The Harvard Council for Undergraduate Affairs broke out in controversy Monday night on the question of whether it should continue to participate in the National Student Association (NSA). Final vote was postponed until next week's meeting.
Marc J. Roberts '64, president of the NSA National Executive Committee, told the Council that the NSA constitution required delegates to be officially sponsored by their student government. Therefore, if Harvard is to stay in NSA, the selection of delegates must come through the HCUA.
Some council members argued that the non-political nature of the HCUA should preclude sponsoring delegates to an organization that is "obviously political." Reed Ellis '65 said the NSA resolutions against the House Un-American Activities Committee and nuclear testing are "neither non-political nor relevant to student government."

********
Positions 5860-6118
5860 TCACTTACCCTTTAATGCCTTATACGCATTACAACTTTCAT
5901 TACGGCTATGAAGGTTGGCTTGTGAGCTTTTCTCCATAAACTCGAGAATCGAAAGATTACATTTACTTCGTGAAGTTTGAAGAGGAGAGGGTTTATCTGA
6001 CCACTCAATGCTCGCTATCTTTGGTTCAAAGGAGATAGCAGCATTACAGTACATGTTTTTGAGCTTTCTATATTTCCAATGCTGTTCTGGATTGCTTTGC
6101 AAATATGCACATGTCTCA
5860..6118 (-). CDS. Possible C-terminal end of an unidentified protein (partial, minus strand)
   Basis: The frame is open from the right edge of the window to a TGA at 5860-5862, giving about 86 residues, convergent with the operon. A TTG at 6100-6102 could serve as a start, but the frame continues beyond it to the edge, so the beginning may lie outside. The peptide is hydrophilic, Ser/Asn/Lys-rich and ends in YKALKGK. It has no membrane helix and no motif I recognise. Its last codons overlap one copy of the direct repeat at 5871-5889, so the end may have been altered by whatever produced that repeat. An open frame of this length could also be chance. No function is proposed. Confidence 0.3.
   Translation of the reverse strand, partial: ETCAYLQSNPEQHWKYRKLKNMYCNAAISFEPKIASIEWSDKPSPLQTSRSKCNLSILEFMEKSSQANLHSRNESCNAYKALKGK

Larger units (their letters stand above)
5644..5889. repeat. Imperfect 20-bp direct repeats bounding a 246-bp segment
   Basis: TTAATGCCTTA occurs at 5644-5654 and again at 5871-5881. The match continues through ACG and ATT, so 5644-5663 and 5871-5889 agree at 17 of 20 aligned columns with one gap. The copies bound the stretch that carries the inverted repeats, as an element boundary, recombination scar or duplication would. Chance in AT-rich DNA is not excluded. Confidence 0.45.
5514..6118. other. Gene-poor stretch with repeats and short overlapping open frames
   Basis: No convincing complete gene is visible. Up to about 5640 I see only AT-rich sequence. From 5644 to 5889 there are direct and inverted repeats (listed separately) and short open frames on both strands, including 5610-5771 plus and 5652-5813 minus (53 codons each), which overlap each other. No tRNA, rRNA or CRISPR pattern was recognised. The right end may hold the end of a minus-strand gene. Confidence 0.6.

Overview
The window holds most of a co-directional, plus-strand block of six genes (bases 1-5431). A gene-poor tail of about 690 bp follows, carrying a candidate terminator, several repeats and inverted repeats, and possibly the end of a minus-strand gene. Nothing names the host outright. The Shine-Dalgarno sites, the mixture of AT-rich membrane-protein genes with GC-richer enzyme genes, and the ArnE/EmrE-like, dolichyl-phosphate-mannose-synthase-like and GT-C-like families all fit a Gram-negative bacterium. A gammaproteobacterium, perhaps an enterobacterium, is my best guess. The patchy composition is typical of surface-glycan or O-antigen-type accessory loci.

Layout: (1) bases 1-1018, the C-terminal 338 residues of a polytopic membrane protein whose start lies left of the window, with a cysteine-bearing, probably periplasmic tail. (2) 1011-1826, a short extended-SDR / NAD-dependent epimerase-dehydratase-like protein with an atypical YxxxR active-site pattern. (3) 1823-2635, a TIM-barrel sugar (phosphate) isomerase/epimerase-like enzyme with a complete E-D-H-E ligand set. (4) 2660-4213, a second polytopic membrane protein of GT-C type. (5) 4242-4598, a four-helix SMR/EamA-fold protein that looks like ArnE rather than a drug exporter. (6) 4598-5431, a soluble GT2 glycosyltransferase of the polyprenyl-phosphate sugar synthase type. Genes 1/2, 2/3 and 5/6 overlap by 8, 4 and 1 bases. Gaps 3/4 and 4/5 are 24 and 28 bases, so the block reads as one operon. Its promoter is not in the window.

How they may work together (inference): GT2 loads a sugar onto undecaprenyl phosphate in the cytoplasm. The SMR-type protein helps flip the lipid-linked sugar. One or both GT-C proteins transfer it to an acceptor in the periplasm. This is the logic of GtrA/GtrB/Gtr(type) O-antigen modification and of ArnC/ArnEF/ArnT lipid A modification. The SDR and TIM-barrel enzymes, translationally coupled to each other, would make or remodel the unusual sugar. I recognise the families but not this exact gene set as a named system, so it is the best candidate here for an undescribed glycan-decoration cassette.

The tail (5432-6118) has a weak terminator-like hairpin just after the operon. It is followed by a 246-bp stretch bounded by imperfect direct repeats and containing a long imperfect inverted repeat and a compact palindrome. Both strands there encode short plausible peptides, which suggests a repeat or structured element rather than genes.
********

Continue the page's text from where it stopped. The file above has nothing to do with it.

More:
Roberts claimed that the purpose of NSA is "not to dabble in politics," but to educate the undergraduate community on issues which affect them. The issue of the Un-American Activities Committee is relevant, he said, only because it involves academic freedom at universities.
Evan A. Davis '66 suggested that the HCUA might sponsor delegates, but instruct them to abstain from voting on controversial political issues. Other council members felt, however, that if Harvard stays in NSA, it should "stay in all the way."
In other business, the Council passed a motion by John P. Russo '65 to create an ad hoc committee to supervise the Toronto Exchange Program. Russo said that Toronto students would not be permitted by their schools to visit Harvard under the program, unless it was supervised by the HCUA.